Daily Briefing

Ten Things You Need to Know Today: Wednesday 26 Feb 2020


UK schools facing closures under coronavirus action plan

Schools across the UK may be closed and nationwide travel restrictions imposed under new contingency plans designed to help curb the spread of coronavirus across Europe. Cases of the Covid-19 disease have now been identified in Austria, Croatia and Switzerland, while Italy has reported more than 300 cases and 11 deaths. Public Health England has announced a “mass surveillance” system that will see thousands of patients being tested for the virus by GPs and at hospitals.


Stock markets hit by Covid-19 fears

Stock markets worldwide have dipped for a third consecutive day as the implications of the coronavirus outbreak bed in for investors. A total of £100bn has been knocked off the value of FTSE 100 companies in the UK since Monday. US markets have also stumbled after public health officials warned that future outbreaks there are almost inevitable.


Worcestershire residents evacuated as river rises

Homes and businesses in Worcestershire have been evacuated as flood waters creep above defensive barriers, and two severe flood warnings remain in place in Shropshire. Flood defences were breached in the town of Bewdley last night and the River Severn is at risk of overtopping defences in Ironbridge as the effects of the UK’s recent storms continue to be felt.


Sanders unifies rivals in fractious Democrat debate

The final TV debate by wannabe US Democrat presidential candidates before crucial primaries saw front-runner Bernie Sanders universally attacked by his rivals last night. Candidate Pete Buttigieg warned that a Sanders candidacy would give Donald Trump ammunition to raise voters’ fears of socialism. The debate, in Charleston, was the last verbal bout before the candidates head into South Carolina’s primary on Saturday and the Super Tuesday nominating contests of 14 states on 3 March.


IFS: Sunak must raise taxes to meet spending plans

New Chancellor Rishi Sunak must raise taxes in his first budget if he is to increase spending on the NHS, social care and schools while still meeting targets for balancing spending set by his predecessor Sajid Javid, the Institute for Fiscal Studies is warning. The Tory election manifesto last year promised no rises on major taxes.


Prince Harry returns to UK for last round of royal duties

Prince Harry returned to the UK from Canada this morning for his final public engagements as a senior member of the Royal Family. The Duke and Duchess of Sussex are due to step back from their royal roles and spend part of each year in North America, but are said to be unhappy about being ordered by the Queen to drop the word “royal” from their brand.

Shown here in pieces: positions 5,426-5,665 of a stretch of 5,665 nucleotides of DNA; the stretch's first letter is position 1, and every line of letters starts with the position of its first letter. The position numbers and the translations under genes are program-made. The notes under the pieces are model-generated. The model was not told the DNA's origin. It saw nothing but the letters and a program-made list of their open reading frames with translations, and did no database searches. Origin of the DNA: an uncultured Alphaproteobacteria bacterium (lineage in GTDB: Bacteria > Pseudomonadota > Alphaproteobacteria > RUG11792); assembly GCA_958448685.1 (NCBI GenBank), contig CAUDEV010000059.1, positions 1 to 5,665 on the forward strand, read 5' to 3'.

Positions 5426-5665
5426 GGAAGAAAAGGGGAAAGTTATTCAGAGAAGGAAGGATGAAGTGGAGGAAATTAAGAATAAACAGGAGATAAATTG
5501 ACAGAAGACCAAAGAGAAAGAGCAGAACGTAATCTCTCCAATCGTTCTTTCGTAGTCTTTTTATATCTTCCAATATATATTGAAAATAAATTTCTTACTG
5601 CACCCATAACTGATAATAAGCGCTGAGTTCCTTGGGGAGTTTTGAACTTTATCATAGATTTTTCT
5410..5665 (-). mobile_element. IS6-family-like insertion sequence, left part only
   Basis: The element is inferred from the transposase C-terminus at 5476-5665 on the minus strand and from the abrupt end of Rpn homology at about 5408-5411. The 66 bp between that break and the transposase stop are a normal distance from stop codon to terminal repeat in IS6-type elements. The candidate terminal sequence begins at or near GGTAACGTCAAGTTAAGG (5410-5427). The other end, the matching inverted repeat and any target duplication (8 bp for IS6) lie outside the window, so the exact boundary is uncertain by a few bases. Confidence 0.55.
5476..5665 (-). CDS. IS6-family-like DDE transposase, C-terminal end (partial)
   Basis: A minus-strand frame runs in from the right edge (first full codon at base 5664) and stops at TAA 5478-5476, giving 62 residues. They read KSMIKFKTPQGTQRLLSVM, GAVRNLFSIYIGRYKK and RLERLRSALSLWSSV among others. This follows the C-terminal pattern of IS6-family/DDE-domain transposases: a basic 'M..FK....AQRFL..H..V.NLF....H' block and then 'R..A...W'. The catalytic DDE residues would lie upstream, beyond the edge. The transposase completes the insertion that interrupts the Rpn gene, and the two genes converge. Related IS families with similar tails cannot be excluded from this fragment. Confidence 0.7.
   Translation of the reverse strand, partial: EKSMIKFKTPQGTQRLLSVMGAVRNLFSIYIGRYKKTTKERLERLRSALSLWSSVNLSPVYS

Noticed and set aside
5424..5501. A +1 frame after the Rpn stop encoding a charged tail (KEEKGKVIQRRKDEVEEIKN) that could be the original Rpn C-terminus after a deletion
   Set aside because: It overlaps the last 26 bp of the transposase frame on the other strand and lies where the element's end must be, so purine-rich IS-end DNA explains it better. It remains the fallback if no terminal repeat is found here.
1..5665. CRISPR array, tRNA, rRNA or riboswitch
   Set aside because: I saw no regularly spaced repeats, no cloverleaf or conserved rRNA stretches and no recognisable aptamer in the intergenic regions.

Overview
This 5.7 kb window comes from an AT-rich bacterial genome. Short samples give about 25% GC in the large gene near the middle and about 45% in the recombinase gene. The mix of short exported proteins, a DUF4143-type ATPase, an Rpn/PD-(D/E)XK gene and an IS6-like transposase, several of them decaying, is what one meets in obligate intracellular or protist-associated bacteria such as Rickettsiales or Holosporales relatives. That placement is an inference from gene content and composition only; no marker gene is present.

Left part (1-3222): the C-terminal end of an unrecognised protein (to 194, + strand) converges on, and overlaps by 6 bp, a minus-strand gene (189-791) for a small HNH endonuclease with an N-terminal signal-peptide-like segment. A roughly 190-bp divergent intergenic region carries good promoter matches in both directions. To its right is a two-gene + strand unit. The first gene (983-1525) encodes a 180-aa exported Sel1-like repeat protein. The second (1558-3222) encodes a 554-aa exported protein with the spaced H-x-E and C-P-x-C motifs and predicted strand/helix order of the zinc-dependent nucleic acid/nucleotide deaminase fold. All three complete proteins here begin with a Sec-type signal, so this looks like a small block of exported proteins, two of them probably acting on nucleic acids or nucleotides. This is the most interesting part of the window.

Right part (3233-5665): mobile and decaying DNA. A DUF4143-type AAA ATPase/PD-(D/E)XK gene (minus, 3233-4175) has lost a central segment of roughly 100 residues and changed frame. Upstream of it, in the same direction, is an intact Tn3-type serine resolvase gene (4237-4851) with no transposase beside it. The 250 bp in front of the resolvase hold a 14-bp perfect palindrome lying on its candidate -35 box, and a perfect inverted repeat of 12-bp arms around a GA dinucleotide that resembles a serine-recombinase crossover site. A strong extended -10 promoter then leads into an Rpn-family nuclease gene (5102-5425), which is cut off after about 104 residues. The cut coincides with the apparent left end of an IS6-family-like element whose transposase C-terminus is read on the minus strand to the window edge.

Singer Duffy was ‘drugged, raped and held captive’

Welsh singer-songwriter Duffy has claimed that she was drugged, raped and held captive for “some days”. The star, full name Aimee Duffy, retreated from the limelight following the release of her hugely successful first album Rockferry in 2008. In an Instagram post on Tuesday, the 35-year-old implied that the alleged kidnapping was the reason she had kept a low profile.


Economy-class air passengers to be offered lie-flat beds

Air New Zealand has announced plans to start offering pod-style beds in its economy class on some long-haul flights from next year. The national carrier has filed a patent application for “Economy Skynest” beds, which would come with pillows and a privacy curtain. Passengers would pay extra on top of their standards ticket price to use the Skynests.


Secret Westminster passage reveals ‘ould ale’ graffiti

Historians working on the renovations of the Houses of Parliament have discovered a secret passageway featuring graffiti left by the masons employed to block it up 169 years ago - who left messages including: “This room was enclosed by Tom Porter who was very fond of Ould Ale.” The hidden walkway was forgotten after a doorway used for Charles II’s coronation was closed off in 1851, before being briefly rediscovered in 1950 but then sealed again. 


Briefing: what is in the Arctic doomsday vault?

An Arctic bunker full of seeds dubbed the “doomsday vault” is set to receive thousands of additional samples this week, pushing the total number of seeds it holds to over one million.

The Svalbard Global Seed Vault (SGSV), buried deep in a mountainside on the Norwegian archipelago of Svalbard in the Arctic Circle, is designed to hold a huge variety of plant seed samples as back-up stock in case of a global catastrophe.

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